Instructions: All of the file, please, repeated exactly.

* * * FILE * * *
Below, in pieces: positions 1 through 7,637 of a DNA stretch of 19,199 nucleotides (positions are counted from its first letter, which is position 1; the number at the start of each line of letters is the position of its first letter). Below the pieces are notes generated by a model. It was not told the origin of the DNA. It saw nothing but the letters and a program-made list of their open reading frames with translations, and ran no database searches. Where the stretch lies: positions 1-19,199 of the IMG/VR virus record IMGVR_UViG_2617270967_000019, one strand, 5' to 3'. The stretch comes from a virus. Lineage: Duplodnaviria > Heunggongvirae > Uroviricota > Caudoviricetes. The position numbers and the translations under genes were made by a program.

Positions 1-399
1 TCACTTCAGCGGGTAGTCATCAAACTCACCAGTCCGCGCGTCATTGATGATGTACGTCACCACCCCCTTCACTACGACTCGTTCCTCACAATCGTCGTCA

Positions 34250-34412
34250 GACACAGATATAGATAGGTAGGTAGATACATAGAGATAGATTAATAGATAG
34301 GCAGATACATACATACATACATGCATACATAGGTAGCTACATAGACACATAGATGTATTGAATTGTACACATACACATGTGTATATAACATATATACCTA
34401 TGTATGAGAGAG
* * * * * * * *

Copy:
Below, in pieces: positions 1 through 7,637 of a DNA stretch of 19,199 nucleotides (positions are counted from its first letter, which is position 1; the number at the start of each line of letters is the position of its first letter). Below the pieces are notes generated by a model. It was not told the origin of the DNA. It saw nothing but the letters and a program-made list of their open reading frames with translations, and ran no database searches. Where the stretch lies: positions 1-19,199 of the IMG/VR virus record IMGVR_UViG_2617270967_000019, one strand, 5' to 3'. The stretch comes from a virus. Lineage: Duplodnaviria > Heunggongvirae > Uroviricota > Caudoviricetes. The position numbers and the translations under genes were made by a program.

Positions 1-399
1 TCACTTCAGCGGGTAGTCATCAAACTCACCAGTCCGCGCGTCATTGATGATGTACGTCACCACCCCCTTCACTACGACTCGTTCCTCACAATCGTCGTCA

Positions 34250-34412
34250 GACACAGATATAGATAGGTAGGTAGATACATAGAGATAGATTAATAGATAG
34301 GCAGATACATACATACATACATGCATACATAGGTAGCTACATAGACACATAGATGTATTGAATTGTACACATACACATGTGTATATAACATATATACCTA
34401 TGTATGAGAGAG